That's not true. Companies charge what the market can bear, and if they had lower taxes, they'd mostly just reap higher margins. Do you really think Apples prices would significantly rise if their tax burden went up? That's certainly not true of all markets.
"Free at point of use" is quite a dull phrase to litter a post with.
In an ideal world, the electorate can deal with the immoral government, and the government can deal with the immoral company by making their actions illegal (if indeed it's the will of the people to crack down on immoral activity).
I'm not arguing that they should be punished for being immoral, but long term, they probably *should* expect the law to stop treating them so favourably.
If you think the government gives you nothing back, you're right to be annoyed. I get free health care, free education, free social care, a welfare system to look out for me if I'm in trouble, a pension when I got old (perhaps). I get police to keep things in order and try to make sure that I get to keep what's left of what I earn, and a fire brigade to look out for me. An ambulance that'll take me to hospital if that doesn't pan out. I get money channelled into research no company would have an interest in pursuing, but that makes people's lives better. I get roads to drive and walk down, and parks to take my kids to. I get playgrounds and lakes. I get food that doesn't kill me, and toys that don't hurt my kids. I get a computer that doesn't injure me.
But yeah, down with the government.
Your definition of not hurting anyone is fairly important though. I think in this case, the company *and* the government could be morally but not legally in the wrong. They transferring money from the government to their own bank account. If you pretend for a minute that the government does things that are good for the people, then they're preventing some of this from happening.
In itself, that's just a race to the bottom on corporation tax. Then you find rich people earn nothing and simply channel all their funds through companies... oh wait.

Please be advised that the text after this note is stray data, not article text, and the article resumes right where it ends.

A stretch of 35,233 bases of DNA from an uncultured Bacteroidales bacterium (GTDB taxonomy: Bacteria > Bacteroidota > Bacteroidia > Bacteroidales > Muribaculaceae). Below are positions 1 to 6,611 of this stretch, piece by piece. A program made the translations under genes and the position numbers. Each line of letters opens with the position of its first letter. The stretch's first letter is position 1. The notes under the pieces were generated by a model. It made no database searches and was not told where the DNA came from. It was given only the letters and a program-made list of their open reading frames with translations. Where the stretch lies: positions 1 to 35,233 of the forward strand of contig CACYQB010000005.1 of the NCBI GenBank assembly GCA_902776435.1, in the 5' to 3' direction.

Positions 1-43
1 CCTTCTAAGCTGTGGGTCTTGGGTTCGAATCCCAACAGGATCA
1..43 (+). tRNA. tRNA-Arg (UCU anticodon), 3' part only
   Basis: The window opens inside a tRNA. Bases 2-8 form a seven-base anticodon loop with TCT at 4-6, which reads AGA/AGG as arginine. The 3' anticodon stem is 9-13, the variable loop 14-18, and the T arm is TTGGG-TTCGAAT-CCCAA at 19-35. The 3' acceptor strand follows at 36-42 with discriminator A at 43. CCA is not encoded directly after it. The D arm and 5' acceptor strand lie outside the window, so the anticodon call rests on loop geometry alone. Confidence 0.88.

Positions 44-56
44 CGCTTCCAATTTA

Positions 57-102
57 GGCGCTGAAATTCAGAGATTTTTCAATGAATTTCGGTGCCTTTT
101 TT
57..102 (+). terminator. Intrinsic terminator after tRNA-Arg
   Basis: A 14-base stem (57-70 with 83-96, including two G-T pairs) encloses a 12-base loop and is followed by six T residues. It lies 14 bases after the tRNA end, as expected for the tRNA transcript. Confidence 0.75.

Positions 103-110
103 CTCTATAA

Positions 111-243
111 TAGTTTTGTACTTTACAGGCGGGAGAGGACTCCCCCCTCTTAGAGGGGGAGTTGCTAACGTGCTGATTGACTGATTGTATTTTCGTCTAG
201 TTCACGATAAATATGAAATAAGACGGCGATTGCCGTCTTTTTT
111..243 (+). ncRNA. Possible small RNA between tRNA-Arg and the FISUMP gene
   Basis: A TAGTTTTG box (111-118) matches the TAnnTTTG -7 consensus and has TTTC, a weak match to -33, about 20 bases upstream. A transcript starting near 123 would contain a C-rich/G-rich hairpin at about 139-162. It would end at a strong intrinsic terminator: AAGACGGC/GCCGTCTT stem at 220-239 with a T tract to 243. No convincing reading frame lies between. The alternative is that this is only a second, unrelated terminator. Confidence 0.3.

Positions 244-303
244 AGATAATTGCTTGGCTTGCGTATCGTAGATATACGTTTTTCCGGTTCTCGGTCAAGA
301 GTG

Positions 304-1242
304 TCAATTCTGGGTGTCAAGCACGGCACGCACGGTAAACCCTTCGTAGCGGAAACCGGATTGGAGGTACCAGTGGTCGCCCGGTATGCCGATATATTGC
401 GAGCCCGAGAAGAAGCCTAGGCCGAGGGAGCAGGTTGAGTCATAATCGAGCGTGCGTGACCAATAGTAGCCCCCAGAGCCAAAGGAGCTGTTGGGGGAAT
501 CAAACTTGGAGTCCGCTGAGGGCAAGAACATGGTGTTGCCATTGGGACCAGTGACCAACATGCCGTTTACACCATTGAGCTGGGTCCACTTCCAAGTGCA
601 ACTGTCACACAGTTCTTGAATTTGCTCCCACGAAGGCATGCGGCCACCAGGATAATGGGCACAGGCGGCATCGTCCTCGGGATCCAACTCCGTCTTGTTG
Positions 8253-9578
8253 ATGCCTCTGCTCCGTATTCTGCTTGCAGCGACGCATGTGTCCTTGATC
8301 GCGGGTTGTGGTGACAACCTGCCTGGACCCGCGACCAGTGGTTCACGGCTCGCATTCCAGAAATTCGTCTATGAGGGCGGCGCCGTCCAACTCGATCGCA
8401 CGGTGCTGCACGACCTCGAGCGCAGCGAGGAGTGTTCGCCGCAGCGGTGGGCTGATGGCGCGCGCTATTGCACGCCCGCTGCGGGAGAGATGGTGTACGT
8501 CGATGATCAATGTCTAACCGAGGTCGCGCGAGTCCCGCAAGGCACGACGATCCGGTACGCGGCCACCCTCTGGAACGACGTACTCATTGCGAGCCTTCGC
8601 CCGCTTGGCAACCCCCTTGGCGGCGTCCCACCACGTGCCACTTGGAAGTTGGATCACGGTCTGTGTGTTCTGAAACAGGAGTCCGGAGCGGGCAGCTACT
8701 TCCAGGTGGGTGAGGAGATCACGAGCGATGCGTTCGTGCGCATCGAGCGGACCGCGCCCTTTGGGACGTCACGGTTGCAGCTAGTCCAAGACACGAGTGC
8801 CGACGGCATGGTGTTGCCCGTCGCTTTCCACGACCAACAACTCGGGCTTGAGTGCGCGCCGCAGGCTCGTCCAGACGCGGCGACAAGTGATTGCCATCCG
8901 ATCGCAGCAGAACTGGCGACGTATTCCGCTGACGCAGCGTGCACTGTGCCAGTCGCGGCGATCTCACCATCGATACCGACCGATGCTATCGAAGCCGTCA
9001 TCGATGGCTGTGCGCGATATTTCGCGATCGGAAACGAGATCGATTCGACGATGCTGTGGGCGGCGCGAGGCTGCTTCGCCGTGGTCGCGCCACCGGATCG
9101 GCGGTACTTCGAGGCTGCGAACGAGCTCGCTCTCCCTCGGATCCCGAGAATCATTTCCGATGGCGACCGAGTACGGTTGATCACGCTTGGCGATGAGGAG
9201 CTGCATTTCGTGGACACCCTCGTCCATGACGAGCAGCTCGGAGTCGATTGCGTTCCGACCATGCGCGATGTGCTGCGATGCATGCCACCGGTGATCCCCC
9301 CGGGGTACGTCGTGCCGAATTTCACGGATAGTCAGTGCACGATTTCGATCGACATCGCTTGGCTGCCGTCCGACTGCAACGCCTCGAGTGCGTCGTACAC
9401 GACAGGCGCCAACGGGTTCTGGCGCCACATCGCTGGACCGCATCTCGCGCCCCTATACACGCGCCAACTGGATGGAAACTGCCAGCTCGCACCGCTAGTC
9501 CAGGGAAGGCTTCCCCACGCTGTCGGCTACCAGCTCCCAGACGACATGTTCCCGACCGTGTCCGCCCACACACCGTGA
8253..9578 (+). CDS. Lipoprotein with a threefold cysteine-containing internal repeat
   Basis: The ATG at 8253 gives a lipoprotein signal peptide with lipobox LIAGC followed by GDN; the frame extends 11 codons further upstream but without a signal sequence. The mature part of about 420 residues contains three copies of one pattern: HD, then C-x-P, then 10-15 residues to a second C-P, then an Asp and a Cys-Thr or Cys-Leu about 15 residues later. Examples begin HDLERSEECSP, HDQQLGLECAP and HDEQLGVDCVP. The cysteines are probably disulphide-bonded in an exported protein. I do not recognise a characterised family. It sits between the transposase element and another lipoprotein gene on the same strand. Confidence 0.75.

Actually starting the car is far less likely in newer cars, because whilst the number of key combinations are small, the number of key transponders is not.
If you're just wanting to learn MPI, then a regular multicore PC/laptop is perfectly fine, since it's basically a tiny HPC with a very fast interconnect. If you have access to more than one machine, even better, as you've then got two machines connected with a slow interconnect, so you properly feel the pain of communication costs, and how to distribute your workload best.
Judaism has the same fundamental conflict with Chrstianity, but we get by. But then to be honest, we get by pretty well with Islam too.
I'd hate for all Christians to be tarred with the brush of the worst, as much as I'd hate the same for Muslims, or indeed any group. The problem with the majority of Muslims is... there really isn't one. It's no more true than me saying that the problem with most Americans is that they're gun toting, pie eating idiots.
Judaism also says that Jesus was not the son of God, yet are you making the same argument there?
I'd read that the roads really aren't what they used to be. Germany has been great at limiting spending and running a surplus, but it's really starting to bite now, with German infrastructure looking frankly British
There's one junction I know of, where you can't see the exit is clear if you turn left at a crossroad because of buildings and the white line being a long way back. As a result you honestly can't know for sure the exit is clear when you go. At least with the daily mail example, you have the option of not doing it, although depending on the cycle of the lights you may never progress...
Honestly, the Leeds outer ring road does; I'm sure there are lots of others.
There are traffic lights on dual-carriageways in the UK, so a 70mph limit. Rarely on the motorways, although technically there are traffic lights used on some entry slip roads at rush hour, although you'd be lucky to be doing 70 on them then...
There's one intersection in my city where I enter it on a green, and it turns red before I'm on the other side. People have learned to wait 20 seconds after their light turns green to let traffic in the other direction finish.
I don't know what it's like in your country, but in the UK, the light you pass when you enter is the relevant one. The other is just there to make it easier to see. There's always a white line to denote the real stop line.